Mon, Jun

Why I’m Fighting Plastic Bag Bans

THE OTHER SIDE - When people ask me why I am fighting against plastic bag bans, the answer is simple--the information used to demonize plastic bags is wrong and our employees at Crown Poly deserve to know that we are willing to fight for their jobs and to get the facts heard in this debate.  

The nearly 2,000 employees that depend on the plastic bag manufacturing and recycling industry here in California know that our plastic bags are made from natural gas sourced right here in America.   Our products are 100 percent recyclable and reusable, are less than one percent of the litter stream, and are an environmentally superior product in multiple ways including lower greenhouse gas emission than paper, cotton, and plastic reusable bags. 

It’s an inconvenient truth for some to admit, but there are no scientific studies or verified data sources that back up most of the villainous claims made about plastic bags. 

In fact, plastic bags are a smart choice for the environment because they require less energy and water to produce and require fewer trucks to transport than paper bags. Reusable bags are often imported from China--arriving here in America with an already large carbon footprint and questionable safety risks.  

Life cycle analysis studies have shown that production and usage of a plastic bag has a lower carbon footprint than paper, woven or plastic reusable bags. David Tyler, a professor at the University of Oregon, has performed studies that have found that “if the most important environmental impact you wanted to alleviate was global warming, then you would go with plastic.”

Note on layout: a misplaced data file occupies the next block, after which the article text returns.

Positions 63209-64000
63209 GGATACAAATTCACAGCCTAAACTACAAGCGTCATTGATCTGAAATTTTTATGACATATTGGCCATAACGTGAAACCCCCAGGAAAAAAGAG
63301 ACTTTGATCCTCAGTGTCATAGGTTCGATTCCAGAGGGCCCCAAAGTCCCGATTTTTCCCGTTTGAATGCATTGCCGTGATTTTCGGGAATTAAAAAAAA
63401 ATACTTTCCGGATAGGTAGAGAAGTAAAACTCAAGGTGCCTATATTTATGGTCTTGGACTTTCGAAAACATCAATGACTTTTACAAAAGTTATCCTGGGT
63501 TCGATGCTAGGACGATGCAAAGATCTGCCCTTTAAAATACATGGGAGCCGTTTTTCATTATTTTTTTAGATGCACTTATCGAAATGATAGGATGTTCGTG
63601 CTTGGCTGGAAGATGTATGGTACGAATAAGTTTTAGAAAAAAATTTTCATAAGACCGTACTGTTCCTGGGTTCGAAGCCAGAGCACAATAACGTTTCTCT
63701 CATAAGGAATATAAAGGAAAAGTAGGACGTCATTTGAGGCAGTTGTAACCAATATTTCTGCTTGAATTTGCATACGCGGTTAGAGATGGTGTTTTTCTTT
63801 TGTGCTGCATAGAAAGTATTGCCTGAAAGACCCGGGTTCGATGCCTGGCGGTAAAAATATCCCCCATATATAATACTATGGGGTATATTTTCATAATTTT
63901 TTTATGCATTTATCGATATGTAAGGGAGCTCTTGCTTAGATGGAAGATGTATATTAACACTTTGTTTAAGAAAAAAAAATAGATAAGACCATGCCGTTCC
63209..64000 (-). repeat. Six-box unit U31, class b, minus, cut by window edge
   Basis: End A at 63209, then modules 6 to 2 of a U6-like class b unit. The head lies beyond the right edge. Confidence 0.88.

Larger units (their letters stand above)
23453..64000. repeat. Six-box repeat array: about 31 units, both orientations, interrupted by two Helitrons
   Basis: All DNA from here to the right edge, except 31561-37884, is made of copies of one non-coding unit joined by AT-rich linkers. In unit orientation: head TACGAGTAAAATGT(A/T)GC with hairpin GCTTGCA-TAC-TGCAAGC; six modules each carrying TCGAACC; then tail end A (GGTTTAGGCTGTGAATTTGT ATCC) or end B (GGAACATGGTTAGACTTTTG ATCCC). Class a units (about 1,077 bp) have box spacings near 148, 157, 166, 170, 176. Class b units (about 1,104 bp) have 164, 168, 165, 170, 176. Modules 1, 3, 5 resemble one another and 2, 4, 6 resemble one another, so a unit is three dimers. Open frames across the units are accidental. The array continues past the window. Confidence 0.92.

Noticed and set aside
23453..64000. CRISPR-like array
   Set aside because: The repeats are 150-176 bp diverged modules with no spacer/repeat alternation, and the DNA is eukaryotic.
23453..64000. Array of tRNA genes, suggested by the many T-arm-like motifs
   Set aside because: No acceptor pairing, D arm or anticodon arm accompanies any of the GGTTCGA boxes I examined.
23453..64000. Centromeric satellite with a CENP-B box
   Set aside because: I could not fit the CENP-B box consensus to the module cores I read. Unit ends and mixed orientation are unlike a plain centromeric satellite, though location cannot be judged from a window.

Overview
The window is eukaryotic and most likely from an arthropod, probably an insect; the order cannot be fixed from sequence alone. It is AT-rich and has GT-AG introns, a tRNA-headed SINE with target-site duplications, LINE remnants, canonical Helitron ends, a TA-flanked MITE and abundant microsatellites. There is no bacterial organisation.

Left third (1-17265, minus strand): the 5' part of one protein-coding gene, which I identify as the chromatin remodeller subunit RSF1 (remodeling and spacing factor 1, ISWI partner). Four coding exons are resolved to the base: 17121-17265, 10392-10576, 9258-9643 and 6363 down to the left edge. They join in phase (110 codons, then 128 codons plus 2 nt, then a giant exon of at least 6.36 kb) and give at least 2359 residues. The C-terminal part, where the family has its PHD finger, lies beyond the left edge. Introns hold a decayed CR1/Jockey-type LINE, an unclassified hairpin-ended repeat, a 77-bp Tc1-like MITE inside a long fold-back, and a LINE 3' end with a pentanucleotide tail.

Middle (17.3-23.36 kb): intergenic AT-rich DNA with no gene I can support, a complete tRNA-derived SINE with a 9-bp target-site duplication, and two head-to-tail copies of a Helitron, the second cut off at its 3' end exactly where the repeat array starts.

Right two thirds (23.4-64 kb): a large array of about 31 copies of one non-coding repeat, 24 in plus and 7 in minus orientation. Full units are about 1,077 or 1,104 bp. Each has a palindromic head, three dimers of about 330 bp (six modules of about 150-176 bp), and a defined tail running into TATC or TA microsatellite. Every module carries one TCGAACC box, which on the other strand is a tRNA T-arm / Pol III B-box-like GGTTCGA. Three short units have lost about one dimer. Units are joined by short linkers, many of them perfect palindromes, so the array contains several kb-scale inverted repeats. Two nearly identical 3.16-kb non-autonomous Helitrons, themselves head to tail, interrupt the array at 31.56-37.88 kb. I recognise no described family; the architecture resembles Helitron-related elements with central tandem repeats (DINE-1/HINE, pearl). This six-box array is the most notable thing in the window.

The sum takeaway, bag bans actually cause more damage by pushing consumers to options that are worse for the environment. 

Here in California, local studies on the impacts of plastic bag bans have found that they would have “no or less-than-significant impacts on the environment.” Why? Because plastic bags are insignificant drivers of litter in the United States (EPA data shows that plastic bags only make up 0.5% of the municipal waste stream.) 

It’s time to recognize that the information used by many in this debate are built on Internet-driven myths and theories that science does not support.  While the emotionally charged messages of cleaner beaches and oceans area are huge source of revenue for the activist groups in their crusade against plastic bags – the fact is – plastic bag bans won’t get us there.  Bans will threaten the jobs of many, including my employees here at Crown Poly, and others throughout the state. 

My plea is for everyone to follow the facts. Don’t risk good jobs for hard working people in the name of false environmental claims.  Get the facts and then decide.  That’s why Crown Poly and I fight – and that’s why Californian politicians should reconsider their support for AB 158 and SB 405.


(Cathy Browne is the general manager of Crown Poly, a plastic bag manufacturing firm based in Huntington Park, California. This commentary was posted first at EagleRock.patch.com





Vol 11 Issue 34

Pub: Apr 26, 2013